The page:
April 15, 2010
If you are considering upgrading to a new home, you may ask yourself ‘should I hold on to what I already have as I move on'?
Property gurus often advise that retaining your first property is a good investment strategy because of the potential to gain from capital growth, healthy rental yields and tax breaks. It may even help you own your ideal home sooner.
Senior corporate affairs manager for Mortgage Choice, Australia's largest independently-owned mortgage broker, Kristy Sheppard explains some advantages and disadvantages to owning a secondary property.
“The Australian property market is experiencing more buyers competing for a limited number of properties, thanks to strong population growth and serious housing supply issues,” she said.
“Consider this situation when deciding whether to put your first property on the market in order to purchase another. Doing so after a number of years and in a ‘sellers' market' will increase the likelihood of you making a solid profit; having greater capital gain to work with will propel you further towards purchasing a more ‘ideal' home.
“However, keeping your first home as an investment property can be beneficial. Holding on to what is often a smaller, less expensive property may be a profitable long-term investment if it is in a desirable location that sees strong demand for rental properties, Of course, you must be able to afford to repay a larger or second mortgage plus ongoing expenses and maintenance costs.
“The equity built up in your initial property can be utilised to secure finance for a second property and may help you overcome today's stricter lending criteria. A reputable mortgage broker will help you search through a wide range of lenders and loan products to find one that is tailored to your unique financial and lifestyle circumstances.
“You will need to think carefully about your repayment strategy such as whether you commit to a principal and interest loan or an interest only loan. Keep in mind that although interest only home loans are not structured to reduce the loan amount, they result in smaller monthly repayments. This allows you to make greater contributions towards your principal place of residence, if that is your strategy, while both properties hopefully experience capital growth.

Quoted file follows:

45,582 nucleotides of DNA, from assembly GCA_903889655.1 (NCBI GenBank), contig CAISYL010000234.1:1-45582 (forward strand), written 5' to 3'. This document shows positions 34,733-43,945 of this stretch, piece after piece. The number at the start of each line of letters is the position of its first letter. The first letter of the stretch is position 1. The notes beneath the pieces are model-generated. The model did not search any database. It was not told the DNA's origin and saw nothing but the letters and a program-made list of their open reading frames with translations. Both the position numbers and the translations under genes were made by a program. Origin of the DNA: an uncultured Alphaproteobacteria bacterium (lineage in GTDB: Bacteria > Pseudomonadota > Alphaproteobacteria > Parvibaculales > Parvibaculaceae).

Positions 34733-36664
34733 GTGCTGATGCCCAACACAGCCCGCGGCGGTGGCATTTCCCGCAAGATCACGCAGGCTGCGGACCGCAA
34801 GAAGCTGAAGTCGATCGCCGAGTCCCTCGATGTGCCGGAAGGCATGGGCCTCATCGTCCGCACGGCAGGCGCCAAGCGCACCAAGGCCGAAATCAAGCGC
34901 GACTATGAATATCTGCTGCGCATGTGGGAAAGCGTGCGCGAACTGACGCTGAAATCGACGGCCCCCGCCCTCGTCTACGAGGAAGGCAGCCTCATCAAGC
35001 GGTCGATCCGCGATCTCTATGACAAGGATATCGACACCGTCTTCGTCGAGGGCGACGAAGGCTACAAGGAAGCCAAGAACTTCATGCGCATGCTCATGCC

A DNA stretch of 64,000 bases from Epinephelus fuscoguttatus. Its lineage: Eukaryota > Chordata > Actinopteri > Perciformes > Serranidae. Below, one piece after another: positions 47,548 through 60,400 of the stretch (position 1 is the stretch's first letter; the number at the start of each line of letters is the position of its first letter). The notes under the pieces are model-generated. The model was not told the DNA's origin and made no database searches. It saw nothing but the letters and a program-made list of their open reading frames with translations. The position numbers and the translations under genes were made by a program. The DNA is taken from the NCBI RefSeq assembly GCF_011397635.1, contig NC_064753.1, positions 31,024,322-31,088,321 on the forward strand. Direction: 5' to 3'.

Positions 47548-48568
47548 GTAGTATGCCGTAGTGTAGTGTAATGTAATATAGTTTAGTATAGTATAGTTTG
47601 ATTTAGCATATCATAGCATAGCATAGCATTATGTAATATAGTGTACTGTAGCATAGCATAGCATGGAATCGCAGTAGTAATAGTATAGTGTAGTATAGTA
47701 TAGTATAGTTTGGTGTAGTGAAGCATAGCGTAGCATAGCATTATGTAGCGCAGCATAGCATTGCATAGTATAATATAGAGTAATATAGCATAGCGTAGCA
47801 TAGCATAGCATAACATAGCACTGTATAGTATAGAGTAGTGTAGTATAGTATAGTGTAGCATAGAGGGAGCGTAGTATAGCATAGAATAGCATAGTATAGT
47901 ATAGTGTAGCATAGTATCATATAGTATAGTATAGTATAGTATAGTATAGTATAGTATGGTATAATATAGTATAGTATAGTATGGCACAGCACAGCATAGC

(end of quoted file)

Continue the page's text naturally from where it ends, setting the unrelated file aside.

“There are often tax benefits that come with being a property investor, which you can discuss with an accountant. If you are negatively geared, you can claim a number of deductions including, but not limited to, interest paid on the loan, cost of repairs and maintenance, property management fees, travel to and from the property for inspections and repair work, as well as property depreciation. However, you still need to budget accordingly and make up the shortfall throughout the year.
“There may be issues to contend with down the track such as the likelihood of rental vacancy, bad tenants and rising interest rates. Prepare yourself for such situations by saving as much as possible and depositing additional money into a redraw, offset or savings account. Also bear in mind that capital gains tax will apply when you sell any property that is not your principal place of residence.
“Property is often a terrific investment growth strategy if wise decisions are made early on and all pros and cons are understood. Be sure to set yourself long-term goals – remember that regular income from any investment isn't a certainty and capital gains don't appear overnight.”
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